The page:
Our five takeaways from TEI: HR leaders want to know how to optimize their tax credits

This year in March, the Tax Executives Institute held its 72nd Midyear Conference in Washington D.C. HR leaders and those managing tax obligations for businesses attended for a variety of topics including corporate tax management, tax technology, U.S. International Tax issues and more.

I joined several of my peers as a featured speaker for the panel, “Optimizing Credits and Incentives: Developing a Program to Identify and Take Advantage of New Incentives.” Here are my five takeaways from the panel to help you get the most out of the tax credits and incentives you pursue:

Don’t shy away from discretionary incentives

During the panel discussion, some attendees posed questions regarding the risk and reward of discretionary incentives. For example, when negotiating discretionary incentives (cash grants, property tax abatement, etc.) based on a commitment to create jobs, how aggressive should you be in calculating your job creation? How strict are the goals for earning discretionary incentives? These questions and concerns may cause some to avoid pursuing these altogether. However, in spite of the uncertainty inherent in negotiating discretionary incentives, they should be considered in many investment and expansion situations. The next four takeaways can help you navigate and mitigate the risk for not just discretionary incentives but all tax credit opportunities.


Including the relevant stakeholders from your organization in the incentives discussion is critical to success.  Oftentimes, identifying the stakeholders can be half the battle.  Discussing investments and managing expectations with tax, HR, finance, real estate, and others can both maximize the incentives opportunity as well as mitigate risk often encountered from poor communication among these stakeholders.


It’s important that you or your trusted provider develop and maintain strong relationships with economic development professionals in your key geographies. In negotiating tax credits and incentives, it is important to your success that state and local economic development leaders understand the economic value your investment can bring to the area. Engaging with local leaders and building these relationships will make your company part of the community and improve your chances of earning tax credits that are created to promote local economic growth.

Understanding tax incentives

You should understand the role certain tax incentives play in the governing authority’s economic development policy as well as your own business.  Unfortunately, non-tax professionals in an organization may sometimes take it upon themselves to negotiate tax incentives without understanding the tax impact to the organization.  For example, a real estate team may successfully negotiate an income tax credit with the state only to find out later that your organization is in a Net Operating Loss position and therefore the tax credits provide no value.  State and local governments have a lot of tools in their toolbox to help encourage economic growth including sales tax exemptions, property tax abatements or reductions, etc.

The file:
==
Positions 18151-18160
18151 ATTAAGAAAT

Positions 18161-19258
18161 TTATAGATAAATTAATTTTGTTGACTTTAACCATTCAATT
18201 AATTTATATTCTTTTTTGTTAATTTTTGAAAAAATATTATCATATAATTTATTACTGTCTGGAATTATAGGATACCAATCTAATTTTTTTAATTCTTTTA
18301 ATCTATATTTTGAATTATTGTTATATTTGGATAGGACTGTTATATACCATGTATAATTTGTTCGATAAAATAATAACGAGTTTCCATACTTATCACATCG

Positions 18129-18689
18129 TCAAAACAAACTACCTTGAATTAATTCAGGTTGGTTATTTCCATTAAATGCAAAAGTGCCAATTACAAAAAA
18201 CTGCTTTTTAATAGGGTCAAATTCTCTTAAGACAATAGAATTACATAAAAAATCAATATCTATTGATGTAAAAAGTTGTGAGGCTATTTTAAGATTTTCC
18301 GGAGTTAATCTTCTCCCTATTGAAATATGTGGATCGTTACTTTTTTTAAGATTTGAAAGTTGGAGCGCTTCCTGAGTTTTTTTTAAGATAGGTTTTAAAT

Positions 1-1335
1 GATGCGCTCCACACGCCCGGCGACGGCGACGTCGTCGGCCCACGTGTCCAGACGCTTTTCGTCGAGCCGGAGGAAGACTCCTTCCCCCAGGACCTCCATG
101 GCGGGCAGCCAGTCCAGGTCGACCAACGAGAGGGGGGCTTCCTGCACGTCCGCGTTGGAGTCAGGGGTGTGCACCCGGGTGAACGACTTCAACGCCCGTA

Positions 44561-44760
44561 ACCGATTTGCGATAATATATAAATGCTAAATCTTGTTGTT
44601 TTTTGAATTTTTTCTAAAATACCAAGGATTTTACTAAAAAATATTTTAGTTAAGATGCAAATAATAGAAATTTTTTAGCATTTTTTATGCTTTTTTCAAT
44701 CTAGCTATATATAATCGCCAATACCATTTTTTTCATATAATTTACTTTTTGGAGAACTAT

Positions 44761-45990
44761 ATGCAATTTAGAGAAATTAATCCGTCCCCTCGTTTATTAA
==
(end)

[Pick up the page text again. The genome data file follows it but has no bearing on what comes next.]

Mitigate risk

In our modern world, public perception and reputational risk is guarded almost as closely as trade secrets. News sources are more and more aware of how taxpayer funds are used and whether those funds are consistent with local agendas. Managing this public perception can sometimes be as important as pursuing the incentive itself if the damage to your brand outweighs any financial benefit.

BONUS: Six common mistakes to avoid

Knowing what to avoid in pursuing and capturing valuable tax incentives is as important as knowing what to do. Here are six common mistakes to avoid:

  • Avoid a myopic approach: Tax incentives rarely drive the business decision but they should be a significant factor in certain investments. Make sure as many relevant stakeholders as possible are included in the discussion to avoid focusing on benefits that may not truly benefit the organization.
  • Avoid setting unrealistic expectations: Don’t overstate job count, capital spend, etc. Overestimating could create claw backs and/or reputational harm.
  • Avoid focusing on incentives above all else: Don’t let the tail wag the dog. Tax incentives should promote your business objectives, your business objectives shouldn’t be focused on promoting your eligibility to obtain credits and incentives.
  • Avoid excluding incentives in strategic moves: Disregarding incentives entirely can cost your organization millions of dollars.
  • Avoid moving forward without a strategic timeline: Strategic timing of press releases, rent agreements, hiring and more all influence your ability to optimize incentives.
  • Avoid the mistake of disregarding ongoing compliance: There is always a risk of claw backs and/or lost value in the future. To reduce the burden of ongoing compliance, consider working with a third party well-versed in a variety of tax credits and what it takes to streamline your processes and optimize your gains.

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